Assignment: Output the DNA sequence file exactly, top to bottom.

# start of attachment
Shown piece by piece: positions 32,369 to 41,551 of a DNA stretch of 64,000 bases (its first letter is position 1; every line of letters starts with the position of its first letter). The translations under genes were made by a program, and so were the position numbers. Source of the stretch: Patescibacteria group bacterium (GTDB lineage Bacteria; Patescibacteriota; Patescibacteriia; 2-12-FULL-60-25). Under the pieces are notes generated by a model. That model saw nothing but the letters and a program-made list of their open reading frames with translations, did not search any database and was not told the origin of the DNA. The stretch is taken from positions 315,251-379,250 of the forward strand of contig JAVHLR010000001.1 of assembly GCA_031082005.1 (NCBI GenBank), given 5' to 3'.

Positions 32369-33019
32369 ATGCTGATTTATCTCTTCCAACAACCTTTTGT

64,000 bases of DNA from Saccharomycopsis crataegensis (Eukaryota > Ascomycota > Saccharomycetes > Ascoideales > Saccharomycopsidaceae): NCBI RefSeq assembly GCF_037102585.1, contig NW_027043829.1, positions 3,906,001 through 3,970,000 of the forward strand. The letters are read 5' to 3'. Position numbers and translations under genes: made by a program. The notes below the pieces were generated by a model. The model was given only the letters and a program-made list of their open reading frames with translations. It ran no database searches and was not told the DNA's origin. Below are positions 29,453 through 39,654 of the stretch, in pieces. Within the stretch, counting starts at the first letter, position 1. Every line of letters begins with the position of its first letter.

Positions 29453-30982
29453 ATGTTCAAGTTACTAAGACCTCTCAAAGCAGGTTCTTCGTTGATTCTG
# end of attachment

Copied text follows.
Shown piece by piece: positions 32,369 to 41,551 of a DNA stretch of 64,000 bases (its first letter is position 1; every line of letters starts with the position of its first letter). The translations under genes were made by a program, and so were the position numbers. Source of the stretch: Patescibacteria group bacterium (GTDB lineage Bacteria; Patescibacteriota; Patescibacteriia; 2-12-FULL-60-25). Under the pieces are notes generated by a model. That model saw nothing but the letters and a program-made list of their open reading frames with translations, did not search any database and was not told the origin of the DNA. The stretch is taken from positions 315,251-379,250 of the forward strand of contig JAVHLR010000001.1 of assembly GCA_031082005.1 (NCBI GenBank), given 5' to 3'.

Positions 32369-33019
32369 ATGCTGATTTATCTCTTCCAACAACCTTTTGT

64,000 bases of DNA from Saccharomycopsis crataegensis (Eukaryota > Ascomycota > Saccharomycetes > Ascoideales > Saccharomycopsidaceae): NCBI RefSeq assembly GCF_037102585.1, contig NW_027043829.1, positions 3,906,001 through 3,970,000 of the forward strand. The letters are read 5' to 3'. Position numbers and translations under genes: made by a program. The notes below the pieces were generated by a model. The model was given only the letters and a program-made list of their open reading frames with translations. It ran no database searches and was not told the DNA's origin. Below are positions 29,453 through 39,654 of the stretch, in pieces. Within the stretch, counting starts at the first letter, position 1. Every line of letters begins with the position of its first letter.

Positions 29453-30982
29453 ATGTTCAAGTTACTAAGACCTCTCAAAGCAGGTTCTTCGTTGATTCTG